Yanche
 
Stoker Coal Boiler: Alternate Heating Systems S-130
Coal Size/Type: Anthracite Pea

PostBy: TechCurmudgeon On: Wed Jul 18, 2007 1:55 am

Those are good points, which is why only a hardcore tech nut would want to play around with a full blown integrated system at this time. To make it tasty for general consumption I'm thinking we'll need to wait one or two equipment generations (call it 5 to 15 years) for the costs to come down enough.

Already, your garden variety electronic thermostat that can be had for $50 to $80 - and some of them are down into the $30 range; same pricing as a mercury switch thermostat. All of these electronic thermostats are packing a computer of some sort, and under the hood are fairly complex gizmos, but, so long as that complexity is transparent to the user its six of one/half dozen of the other. I bought one of these early on (back when Heathkit was still in business; early 1990s or late 80s, back when they were still in the $130 range), and haven't had a problem.

The challenge is to do an integrated system that is similarly transparent to a typical homeowner, is cheap enough to pay for itself within 10 years, has a reasonable design life (say, 25 to 30 years), and which isn't so integrated that it becomes a maintenance nightmare, or can't be replaced with standard components. A fairly large challenge, to be sure, but do-able.

I'm guessing my Van Wert Anthratherm is well beyond any reasonable design life (built somewhere in the mid 50's), and main problems with obsolescence so far have been with the mechanical system. For instance, it uses a 600:1 gearbox that nobody makes anymore, but the boiler itself still runs like a champ.
TechCurmudgeon
 

PostBy: TechCurmudgeon On: Fri Jul 20, 2007 9:20 am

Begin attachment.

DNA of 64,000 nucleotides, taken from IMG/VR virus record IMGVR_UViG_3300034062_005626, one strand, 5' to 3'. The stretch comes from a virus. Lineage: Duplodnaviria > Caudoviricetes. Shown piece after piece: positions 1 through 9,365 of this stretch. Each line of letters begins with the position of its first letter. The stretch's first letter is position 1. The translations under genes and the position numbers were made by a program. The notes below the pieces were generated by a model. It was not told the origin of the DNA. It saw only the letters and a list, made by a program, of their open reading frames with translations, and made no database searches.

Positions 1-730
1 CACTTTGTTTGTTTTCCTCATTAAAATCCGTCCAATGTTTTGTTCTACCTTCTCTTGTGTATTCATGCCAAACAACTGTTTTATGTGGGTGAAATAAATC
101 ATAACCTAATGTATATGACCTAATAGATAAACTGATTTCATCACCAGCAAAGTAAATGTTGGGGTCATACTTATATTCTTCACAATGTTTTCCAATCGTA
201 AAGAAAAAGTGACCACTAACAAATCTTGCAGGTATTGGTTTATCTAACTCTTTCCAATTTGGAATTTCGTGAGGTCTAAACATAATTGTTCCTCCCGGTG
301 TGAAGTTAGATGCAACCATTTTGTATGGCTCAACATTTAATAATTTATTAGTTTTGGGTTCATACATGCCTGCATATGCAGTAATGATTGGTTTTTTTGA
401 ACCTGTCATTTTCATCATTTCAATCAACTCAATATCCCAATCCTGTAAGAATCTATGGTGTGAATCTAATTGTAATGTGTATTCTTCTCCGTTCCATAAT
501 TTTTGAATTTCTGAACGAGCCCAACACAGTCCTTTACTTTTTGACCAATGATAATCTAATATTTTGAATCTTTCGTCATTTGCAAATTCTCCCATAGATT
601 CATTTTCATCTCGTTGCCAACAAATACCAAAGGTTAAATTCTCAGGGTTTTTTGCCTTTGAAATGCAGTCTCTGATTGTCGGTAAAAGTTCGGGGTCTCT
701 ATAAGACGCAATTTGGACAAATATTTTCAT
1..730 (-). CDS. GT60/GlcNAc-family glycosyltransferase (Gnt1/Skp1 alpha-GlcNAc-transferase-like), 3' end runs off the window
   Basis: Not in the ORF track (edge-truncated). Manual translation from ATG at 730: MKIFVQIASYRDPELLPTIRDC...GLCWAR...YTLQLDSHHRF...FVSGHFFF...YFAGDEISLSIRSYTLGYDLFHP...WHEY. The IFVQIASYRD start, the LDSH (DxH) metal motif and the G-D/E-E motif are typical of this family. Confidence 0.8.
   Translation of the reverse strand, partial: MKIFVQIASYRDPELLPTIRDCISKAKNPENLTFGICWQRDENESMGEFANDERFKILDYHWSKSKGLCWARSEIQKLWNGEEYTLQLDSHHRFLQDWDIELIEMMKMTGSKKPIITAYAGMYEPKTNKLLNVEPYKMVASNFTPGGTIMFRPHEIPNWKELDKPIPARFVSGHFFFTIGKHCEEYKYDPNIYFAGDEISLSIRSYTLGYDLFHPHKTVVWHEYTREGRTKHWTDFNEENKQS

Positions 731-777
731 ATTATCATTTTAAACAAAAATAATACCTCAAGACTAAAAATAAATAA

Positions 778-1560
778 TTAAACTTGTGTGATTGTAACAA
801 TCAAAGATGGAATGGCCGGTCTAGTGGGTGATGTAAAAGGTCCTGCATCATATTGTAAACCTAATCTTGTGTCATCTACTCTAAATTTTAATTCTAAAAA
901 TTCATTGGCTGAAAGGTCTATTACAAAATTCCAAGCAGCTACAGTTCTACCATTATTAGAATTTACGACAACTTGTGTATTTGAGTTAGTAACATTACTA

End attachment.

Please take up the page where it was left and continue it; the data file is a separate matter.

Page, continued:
I believe it's possible. But it would need to be designed from the ground up. Adapting industrial control sub-systems would be way to expensive. That's fine for turning a single coal boiler installation into a home science project but not for a consumer product.


Gotta agree with you there ... to make it cheap enough to be a viable consumer product building from scratch is the only way to go. Don't want to veer this topic off course any more than I have (and I've just fallen into a spate of breakdown mess, projects, and such, so don't want to start another topic now), but I'd like to spitball this a bit more down the road.

Maybe this'll be the impetus for me to throw some instrumentation at the Anthratherm, and collect various run time data ... use it as a test bed to see what changes in control actions yield favorable operational changes (i.e. - less run time/coal usage but still giving a good comfort level, hot water on demand, etc.).

What kind of sensors would you be thinking of for ambient and flue temperatures? Guessing the DIP and SMD temp transmitter chip lines that Maxim and others make would be OK for lower temps, but (for circuit simplicity) would you be thinking RTDs vs. thermocouples for the hot stuff?